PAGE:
Chapter 2: Literature Review
This chapter focuses on existing literature on cultural diversity, successful mining companies in Africa and origins of Fanagalo as well as the limitations of the study.
Chapter 3: The Methodology
This chapter focuses on the research methods and processes and also examines the method selected for this study and the basis for this selection.
Chapter 4: Results And Discussion
This chapter presents the results obtained from the chosen sample groups. The results from the survey are examined and discussed and the findings are compared to the literature.
Chapter 5: Conclusion and Future Work
This chapter concludes the study based on the findings presented in chapter four and provides recommendations for actions.
Chapter 2: Literature Review
This chapter focuses on the theoretical framework which guides this research report, managing diversity. The literature will shed light from various sources to effectively contribute to this research report. The content of this chapter shall explore successful mining companies, understanding of diversity in the workforce, existing management systems of diversity in the working environment, as well a background into the use of Fanagalo in the mining industry.
2.2. Understanding Diversity.
“The concept of diversity encompasses acceptance and respect. It means understanding that each individual is unique, and recognizing our individual differences. These can be along the dimensions of race, ethnicity, gender, sexual orientation, socio-economic status, age, physical abilities, religious beliefs, political beliefs, or other ideologies. It is the exploration of these differences in a safe, positive, and nurturing environment. It is about understanding each other and moving beyond simple tolerance to embracing and celebrating the rich dimensions of diversity contained within each individual.
Diversity is a reality created by individuals and groups from a broad spectrum of demographic and philosophical differences. It is extremely important to support and protect diversity because by valuing individuals and groups free from prejudice, and by fostering a climate where equity and mutual respect are intrinsic.
‘Diversity’ means more than just acknowledging and/or tolerating difference. Diversity is a set of conscious practices that involve:
- Understanding and appreciating interdependence of humanity, cultures, and the natural environment.
- Practicing mutual respect for qualities and experiences that are different from our own.
- Understanding that diversity includes not only ways of being but also ways of knowing;
- Recognizing that personal, cultural and institutionalized discrimination creates and sustains privileges for some while creating and sustaining disadvantages for others;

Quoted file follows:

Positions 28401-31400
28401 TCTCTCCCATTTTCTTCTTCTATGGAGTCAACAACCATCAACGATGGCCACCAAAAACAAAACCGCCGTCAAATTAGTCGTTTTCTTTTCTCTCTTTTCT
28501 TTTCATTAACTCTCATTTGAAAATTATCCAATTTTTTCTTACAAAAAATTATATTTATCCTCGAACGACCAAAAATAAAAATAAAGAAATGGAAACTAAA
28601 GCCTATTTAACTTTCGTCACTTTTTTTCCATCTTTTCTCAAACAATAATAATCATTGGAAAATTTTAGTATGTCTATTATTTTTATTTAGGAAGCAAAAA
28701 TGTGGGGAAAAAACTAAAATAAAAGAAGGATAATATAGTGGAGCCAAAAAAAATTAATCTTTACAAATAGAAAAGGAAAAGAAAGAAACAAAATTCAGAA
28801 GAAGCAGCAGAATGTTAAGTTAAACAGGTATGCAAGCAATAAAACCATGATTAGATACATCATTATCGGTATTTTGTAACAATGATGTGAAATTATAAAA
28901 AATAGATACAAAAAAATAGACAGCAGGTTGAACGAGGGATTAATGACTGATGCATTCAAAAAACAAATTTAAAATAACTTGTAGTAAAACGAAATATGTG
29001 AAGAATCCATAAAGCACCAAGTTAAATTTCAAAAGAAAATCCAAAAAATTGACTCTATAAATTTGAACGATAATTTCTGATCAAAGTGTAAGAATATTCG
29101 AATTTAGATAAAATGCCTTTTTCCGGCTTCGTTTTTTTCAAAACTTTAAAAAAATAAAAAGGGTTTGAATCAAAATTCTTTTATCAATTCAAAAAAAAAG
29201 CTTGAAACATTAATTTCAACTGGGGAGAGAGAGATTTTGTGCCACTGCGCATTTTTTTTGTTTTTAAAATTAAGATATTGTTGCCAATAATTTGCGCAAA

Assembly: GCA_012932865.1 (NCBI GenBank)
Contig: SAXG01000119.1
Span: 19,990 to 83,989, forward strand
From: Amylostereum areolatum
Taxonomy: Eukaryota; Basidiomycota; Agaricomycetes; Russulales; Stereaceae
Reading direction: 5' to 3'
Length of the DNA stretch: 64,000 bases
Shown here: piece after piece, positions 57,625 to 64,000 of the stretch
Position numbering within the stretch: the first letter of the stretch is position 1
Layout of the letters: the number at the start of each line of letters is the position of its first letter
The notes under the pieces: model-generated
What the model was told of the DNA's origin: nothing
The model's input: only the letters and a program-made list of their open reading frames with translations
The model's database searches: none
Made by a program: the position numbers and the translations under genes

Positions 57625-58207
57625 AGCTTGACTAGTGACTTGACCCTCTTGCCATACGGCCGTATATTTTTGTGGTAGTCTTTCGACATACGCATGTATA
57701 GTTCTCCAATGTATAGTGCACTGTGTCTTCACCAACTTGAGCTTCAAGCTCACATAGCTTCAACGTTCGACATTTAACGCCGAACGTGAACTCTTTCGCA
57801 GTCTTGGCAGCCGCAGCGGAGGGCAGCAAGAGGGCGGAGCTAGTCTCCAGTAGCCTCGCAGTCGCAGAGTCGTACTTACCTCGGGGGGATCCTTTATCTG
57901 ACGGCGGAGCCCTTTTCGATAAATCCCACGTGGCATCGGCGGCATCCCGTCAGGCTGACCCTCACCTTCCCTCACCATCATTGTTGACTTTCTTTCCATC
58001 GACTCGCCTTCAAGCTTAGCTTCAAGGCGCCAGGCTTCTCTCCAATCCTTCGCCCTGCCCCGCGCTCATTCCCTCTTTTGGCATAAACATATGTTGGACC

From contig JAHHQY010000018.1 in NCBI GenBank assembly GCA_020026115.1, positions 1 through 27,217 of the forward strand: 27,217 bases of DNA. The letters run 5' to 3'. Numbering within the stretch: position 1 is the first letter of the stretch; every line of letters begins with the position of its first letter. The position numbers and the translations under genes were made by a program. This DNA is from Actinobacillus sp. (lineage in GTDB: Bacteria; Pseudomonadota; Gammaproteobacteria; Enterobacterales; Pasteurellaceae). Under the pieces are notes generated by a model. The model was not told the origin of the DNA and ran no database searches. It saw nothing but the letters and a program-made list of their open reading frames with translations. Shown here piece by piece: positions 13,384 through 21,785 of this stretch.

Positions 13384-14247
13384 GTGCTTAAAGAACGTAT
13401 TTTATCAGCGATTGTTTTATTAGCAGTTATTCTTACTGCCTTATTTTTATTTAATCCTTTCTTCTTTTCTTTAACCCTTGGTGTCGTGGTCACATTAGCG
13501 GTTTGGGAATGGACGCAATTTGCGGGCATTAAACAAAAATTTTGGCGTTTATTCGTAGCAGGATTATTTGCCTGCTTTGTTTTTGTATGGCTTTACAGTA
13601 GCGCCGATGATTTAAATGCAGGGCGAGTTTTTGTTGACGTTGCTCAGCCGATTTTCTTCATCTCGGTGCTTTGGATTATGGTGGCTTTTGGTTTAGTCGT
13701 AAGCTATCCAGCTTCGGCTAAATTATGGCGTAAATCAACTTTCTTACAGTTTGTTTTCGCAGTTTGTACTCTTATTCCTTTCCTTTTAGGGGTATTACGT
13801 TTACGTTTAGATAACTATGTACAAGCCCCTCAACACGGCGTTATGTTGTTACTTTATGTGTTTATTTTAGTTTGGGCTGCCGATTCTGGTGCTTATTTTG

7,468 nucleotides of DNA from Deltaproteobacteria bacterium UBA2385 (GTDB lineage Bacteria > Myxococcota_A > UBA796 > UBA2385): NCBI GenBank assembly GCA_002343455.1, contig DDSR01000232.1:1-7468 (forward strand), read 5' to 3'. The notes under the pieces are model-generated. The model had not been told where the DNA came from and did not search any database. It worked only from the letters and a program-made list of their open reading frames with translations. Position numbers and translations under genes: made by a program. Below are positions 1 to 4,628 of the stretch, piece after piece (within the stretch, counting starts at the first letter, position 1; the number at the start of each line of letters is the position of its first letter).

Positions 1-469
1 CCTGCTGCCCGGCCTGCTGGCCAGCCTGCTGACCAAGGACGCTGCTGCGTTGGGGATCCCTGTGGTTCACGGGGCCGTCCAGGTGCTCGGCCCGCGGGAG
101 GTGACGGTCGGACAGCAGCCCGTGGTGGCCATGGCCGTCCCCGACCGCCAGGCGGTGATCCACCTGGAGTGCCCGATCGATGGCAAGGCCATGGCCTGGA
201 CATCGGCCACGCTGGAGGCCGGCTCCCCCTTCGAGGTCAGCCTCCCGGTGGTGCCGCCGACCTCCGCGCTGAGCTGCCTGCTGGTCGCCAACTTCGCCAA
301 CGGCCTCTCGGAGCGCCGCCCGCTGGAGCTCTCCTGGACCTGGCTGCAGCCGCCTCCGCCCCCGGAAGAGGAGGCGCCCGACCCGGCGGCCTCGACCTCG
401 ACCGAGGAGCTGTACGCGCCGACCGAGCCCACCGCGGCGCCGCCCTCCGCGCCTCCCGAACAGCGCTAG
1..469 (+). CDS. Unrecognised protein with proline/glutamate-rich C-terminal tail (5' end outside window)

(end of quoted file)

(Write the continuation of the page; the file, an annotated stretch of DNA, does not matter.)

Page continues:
- Building alliances across differences so that we can work together to eradicate all forms of discrimination.
Diversity includes, therefore, knowing how to relate to those qualities and conditions that are different from our own and outside the groups to which we belong, yet are present in other individuals and groups. These include but are not limited to age, ethnicity, class, gender, physical abilities/qualities, race, sexual orientation, as well as religious status, gender expression, educational background, geographical location, income, marital status, parental status, and work experiences. Finally, we acknowledge that categories of difference are not always fixed but also can be fluid, we respect individual rights to self-identification, and we recognize that no one culture is intrinsically superior to another.” “what is diversity” Internet: http://www.qcc.cuny.edu/diversity/definition.html [Mar.10,2019]
2.3. Cultural Diversity.
“What is cultural diversity? Diversity is nothing more than a difference from the majority. In any culture there is a majority and many minorities. Culture is a set of norms that set standards for a society of what is acceptable behavior. In every culture there are basic standards for social interaction such as personal space distance, eye contact, amount of body language displayed in public, negotiating style, etc.”
“Cultural Diversity” Internet: https://www.ethnoconnect.com/articles/1-what-is-cultural-diversity [Accessed: Mar.10,2019]
2.4. Language Diversity.
“Language is a tool used by people to communicate with one another. As a part of culture, language helps people to stick together and do things that they could not have done as individuals. Linguistic diversity is a way to talk about varied types of traits including language family, grammar, and vocabulary.”